MBA 2435 Strategic Insight from Machine Learning
Digitalization creates high speed, high volume digital activity traces – Big Data. Using recent advances in machine learning, organizations can use these data to automatically build models that predict specific events in real-time. Managers can use machine learning-based analytics to improve a wide variety of tasks ranging from targeted marketing to preventative maintenance to fraud detection. The course emphasizes processes for approaching and defining problems assessable through machine learning. The class will function like a lab in which students get hands-on experience with cutting-edge analytics processes, tools, and techniques. This firsthand experience provides students with insight into how big data analytics can improve business processes and decision-making.
Students will leave the program familiar with machine learning’s concepts, vocabulary, and applications. Students will understand what cutting-edge machine learning can and cannot do, and what existing challenges forthcoming technologies may help solve. Through exposure to machine learning tools and techniques, students will learn what data scientists actually do.
Armed with the knowledge of what machine learning does and how data scientists use it, students be better able to collaborate with dedicated data scientists. Aware of machine learning’s possibilities and processes, students will be better prepared to work with and lead cross-functional, data-driven teams.
Data science, machine learning, artificial intelligence, cognitive computing, and big data are all evolving rapidly. These rapid technology changes have created a chasm between individuals with functional expertise and individuals with technological/algorithmic expertise. Through exposure to the tasks, techniques, and problems characteristic of machine learning, students will become familiar with what these cutting edge technologies can do. This familiarity will allow students to formulate reasonable data science expectations and to critically assess data science analyses.
This is an intensive, 4-day course. Before the course begins, students must read a background text to ensure a common vocabulary and familiarity with basic techniques. Most of the course will occur like a workshop, in which we collectively explore tools and reflect on their strengths, weaknesses, and potential strategic application. Because discovery/surprise are so important in this process, most slides and materials will NOT be made available in advance of class.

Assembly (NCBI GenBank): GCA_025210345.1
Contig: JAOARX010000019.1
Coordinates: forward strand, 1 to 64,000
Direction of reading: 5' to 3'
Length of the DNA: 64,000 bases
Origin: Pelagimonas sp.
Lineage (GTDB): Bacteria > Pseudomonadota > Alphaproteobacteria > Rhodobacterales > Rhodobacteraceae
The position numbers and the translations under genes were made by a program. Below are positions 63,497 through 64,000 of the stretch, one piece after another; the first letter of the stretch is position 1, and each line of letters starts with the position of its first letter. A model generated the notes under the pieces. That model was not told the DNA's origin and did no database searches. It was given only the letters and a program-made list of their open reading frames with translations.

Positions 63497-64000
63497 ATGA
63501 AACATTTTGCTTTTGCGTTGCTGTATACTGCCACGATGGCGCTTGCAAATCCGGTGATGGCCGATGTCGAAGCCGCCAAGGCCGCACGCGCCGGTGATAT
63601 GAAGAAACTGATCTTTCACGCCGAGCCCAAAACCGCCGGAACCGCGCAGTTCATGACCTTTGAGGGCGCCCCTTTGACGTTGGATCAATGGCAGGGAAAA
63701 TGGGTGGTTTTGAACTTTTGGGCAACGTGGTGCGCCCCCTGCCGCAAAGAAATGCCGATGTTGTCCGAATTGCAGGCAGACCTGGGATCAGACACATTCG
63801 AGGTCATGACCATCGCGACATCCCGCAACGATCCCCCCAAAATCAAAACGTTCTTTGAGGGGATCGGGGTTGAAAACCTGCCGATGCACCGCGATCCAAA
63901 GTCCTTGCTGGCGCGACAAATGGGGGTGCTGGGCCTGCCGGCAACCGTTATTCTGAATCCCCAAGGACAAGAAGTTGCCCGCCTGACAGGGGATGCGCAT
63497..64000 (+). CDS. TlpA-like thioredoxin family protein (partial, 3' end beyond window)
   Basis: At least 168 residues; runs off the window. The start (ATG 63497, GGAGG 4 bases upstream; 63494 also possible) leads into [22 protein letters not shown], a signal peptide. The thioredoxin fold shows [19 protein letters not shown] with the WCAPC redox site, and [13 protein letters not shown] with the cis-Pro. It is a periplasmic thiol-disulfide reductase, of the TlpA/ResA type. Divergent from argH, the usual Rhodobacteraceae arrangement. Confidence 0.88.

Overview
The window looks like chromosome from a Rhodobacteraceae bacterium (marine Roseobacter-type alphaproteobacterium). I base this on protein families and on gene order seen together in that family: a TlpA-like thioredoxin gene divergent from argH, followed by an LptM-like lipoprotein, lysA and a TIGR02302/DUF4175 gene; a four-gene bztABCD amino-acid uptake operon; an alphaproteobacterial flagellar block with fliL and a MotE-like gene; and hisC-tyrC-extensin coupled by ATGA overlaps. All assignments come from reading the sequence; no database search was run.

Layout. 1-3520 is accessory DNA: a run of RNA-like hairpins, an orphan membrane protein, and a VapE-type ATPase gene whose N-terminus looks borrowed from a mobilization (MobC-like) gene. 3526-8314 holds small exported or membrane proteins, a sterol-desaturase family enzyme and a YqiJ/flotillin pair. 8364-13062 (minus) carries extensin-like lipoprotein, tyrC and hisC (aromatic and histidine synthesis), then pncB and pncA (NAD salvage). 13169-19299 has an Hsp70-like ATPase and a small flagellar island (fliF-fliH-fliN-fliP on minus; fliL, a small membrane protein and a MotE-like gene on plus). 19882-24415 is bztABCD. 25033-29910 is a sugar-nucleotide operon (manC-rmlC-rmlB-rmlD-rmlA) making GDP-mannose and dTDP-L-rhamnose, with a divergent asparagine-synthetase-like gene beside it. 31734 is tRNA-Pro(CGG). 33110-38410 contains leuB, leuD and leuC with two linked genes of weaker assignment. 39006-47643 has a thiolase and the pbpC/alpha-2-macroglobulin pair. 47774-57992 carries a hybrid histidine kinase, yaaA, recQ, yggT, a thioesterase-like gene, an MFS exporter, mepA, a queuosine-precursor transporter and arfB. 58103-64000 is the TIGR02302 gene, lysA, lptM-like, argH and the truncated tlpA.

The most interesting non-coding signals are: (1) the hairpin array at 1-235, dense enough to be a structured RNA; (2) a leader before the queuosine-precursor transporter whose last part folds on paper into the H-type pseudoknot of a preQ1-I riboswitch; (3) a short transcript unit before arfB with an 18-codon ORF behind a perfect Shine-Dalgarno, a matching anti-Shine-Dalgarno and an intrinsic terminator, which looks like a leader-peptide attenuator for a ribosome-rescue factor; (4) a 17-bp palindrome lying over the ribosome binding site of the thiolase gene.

Day 1: Defining ML and Isolating ML-suitable problems
We will spend day 1 specifying what machine learning (ML) is, what it can do, and how it interfaces with the larger organization. We will answer questions including: What is machine learning (ML)? How is ML distinct from classic scientific inquiry? From other elements of the cognitive computing universe? What are the fundamental techniques/algorithms in ML? With this definition of ML and its techniques, to what types of problems does the toolset lend itself? How does ML interface with the organization’s larger digital ecosystem?
Day 2: Data, Modeling, Model Assessment, and Automated Modeling
This day will present the “nitty gritty” of how machine learning is done – we will crack open the hood, open up the engine, and see how the tool works. We will begin the day reviewing data storage, collection, and transformation. We will then execute some modeling exercises stepwise before a discussion about what constitutes a “good” model. This discussion will cover important technical topics such as overfit, cross-validation, and target leak. Finally, we will introduce automated ML.
Day 3: More on Auto-ML
In day 3, we will introduce tools to conduct machine learning, which we will use to conduct several illustrative machine learning projects. Distinguishing model evaluation from model assessment, we will introduce techniques to assign value to models, and discuss that as a bridge between granular model output and higher-level strategic insight.
Day 4: Sources of Resistance, Other Tools, Other Problems, and Next Steps
On day 4, we will discuss auto-ML tools and techniques other than auto-ML that lend themselves to different types of problems (i.e., other spaces in the cognitive computing universe). We will also discuss sources of cultural and institutional resistance to ML adoption, and strategies to handle such resistance. We will have a final student exercise, in which students apply their learning and present strategic insights from a machine learning project. Finally, we will discuss next steps for ourselves and for industry generally.
The course is conducted as a teaching module, where students have classes all day for four subsequent days, a total of 32 hours.
Students will need a local Python installation. The instructor recommends and will support Continuum’s cross-platform Anaconda distribution, but any active Python 3+ environment will work.
The course is a part of a full MBA programme and examination in all courses must be passed in order to obtain a certificate.
Granted admission to the BI-Fudan MBA programme. Please consult our student regulations.
|Exam category||Weight||Invigilation||Duration||Support materials||Grouping||Comment exam|
Form of assessment:
Internal and external examiner
Examination when next scheduled course
|100||Yes||3 Hour(s)||Individual||3-hour, in-class exam, counts 100% of the final grade.|
|Form of assessment:||Written submission|
|Support materials:|| |
|Comment:||3-hour, in-class exam, counts 100% of the final grade.|
|Exam code:||MBA 24351|
|Resit:||Examination when next scheduled course|
A course of 1 ECTS credit corresponds to a workload of 26-30 hours. Therefore a course of 4 ECTS credit corresponds to a workload of at least 110 hours.